Evaluate and place these aged AQHA geldings. Then see how your choices compare to our expert judge’s.
Aged Quarter Horse geldings.
WHEN JUDGING halter classes, it’s important to remember that conformation or physical appearance is the most important criteria. When assessing conformation, I break it down into four categories—balance, structural correctness, breed and sex characteristics, and degree of muscling. Balance is always the most important. I then look at structural correctness. After I assess balance and structure, I look at breed and sex characteristics. A horse should look like the breed he represents, showing traits the breed is known for. Finally, I compare muscling volume and tone among the horses in the class. All of these traits must be judged and interpreted, and a conclusion made from the available information.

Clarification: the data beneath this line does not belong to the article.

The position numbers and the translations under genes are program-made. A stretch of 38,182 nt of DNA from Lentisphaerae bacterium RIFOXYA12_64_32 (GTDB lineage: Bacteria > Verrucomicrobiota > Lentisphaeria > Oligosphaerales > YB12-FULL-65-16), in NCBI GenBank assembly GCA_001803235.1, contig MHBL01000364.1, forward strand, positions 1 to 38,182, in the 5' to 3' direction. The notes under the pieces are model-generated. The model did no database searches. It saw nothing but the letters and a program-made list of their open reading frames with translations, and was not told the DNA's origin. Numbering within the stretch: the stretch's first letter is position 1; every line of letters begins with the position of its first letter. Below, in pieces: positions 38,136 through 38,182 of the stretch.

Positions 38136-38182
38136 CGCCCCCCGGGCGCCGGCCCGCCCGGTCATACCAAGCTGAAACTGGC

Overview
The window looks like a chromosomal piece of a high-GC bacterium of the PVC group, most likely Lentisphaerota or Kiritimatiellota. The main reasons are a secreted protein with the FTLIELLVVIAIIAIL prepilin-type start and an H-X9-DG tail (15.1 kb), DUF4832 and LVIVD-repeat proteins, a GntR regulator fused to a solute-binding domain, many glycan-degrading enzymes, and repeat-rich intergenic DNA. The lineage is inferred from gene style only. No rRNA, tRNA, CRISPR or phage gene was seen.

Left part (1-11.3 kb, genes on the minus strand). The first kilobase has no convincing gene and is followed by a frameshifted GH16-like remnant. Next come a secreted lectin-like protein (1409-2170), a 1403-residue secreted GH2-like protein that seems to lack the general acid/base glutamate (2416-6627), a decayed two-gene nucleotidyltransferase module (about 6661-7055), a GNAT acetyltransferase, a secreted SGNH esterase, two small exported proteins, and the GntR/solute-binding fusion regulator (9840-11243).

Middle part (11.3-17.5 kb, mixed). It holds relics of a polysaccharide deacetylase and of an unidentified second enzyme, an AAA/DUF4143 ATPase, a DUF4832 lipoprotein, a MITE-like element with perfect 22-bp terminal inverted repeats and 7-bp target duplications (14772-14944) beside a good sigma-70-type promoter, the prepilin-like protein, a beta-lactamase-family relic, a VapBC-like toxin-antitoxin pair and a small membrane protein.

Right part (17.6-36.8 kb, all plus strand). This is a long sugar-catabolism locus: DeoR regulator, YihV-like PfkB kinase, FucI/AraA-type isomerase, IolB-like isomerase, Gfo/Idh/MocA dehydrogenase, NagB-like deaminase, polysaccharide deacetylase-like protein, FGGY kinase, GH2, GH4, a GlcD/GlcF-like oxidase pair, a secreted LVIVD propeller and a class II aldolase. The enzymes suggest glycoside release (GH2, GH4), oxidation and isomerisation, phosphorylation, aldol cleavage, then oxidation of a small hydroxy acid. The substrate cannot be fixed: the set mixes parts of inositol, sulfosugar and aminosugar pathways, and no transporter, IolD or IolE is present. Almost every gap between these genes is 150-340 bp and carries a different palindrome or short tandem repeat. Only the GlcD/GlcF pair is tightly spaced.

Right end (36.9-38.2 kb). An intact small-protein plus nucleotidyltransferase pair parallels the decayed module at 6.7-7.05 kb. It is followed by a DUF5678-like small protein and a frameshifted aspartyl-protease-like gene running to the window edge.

In a live class, I’d be able to walk around these horses and see them from both sides, as well as from front and back. In this photo class, we have three left-profile shots, and they aren’t all taken from exactly the same angle, but I’ll judge them on what I can see. At initial look, all three horses look fairly level from wither to hip, straight-legged, and I’ll assume sound. Now I’ll analyze them more thoroughly.
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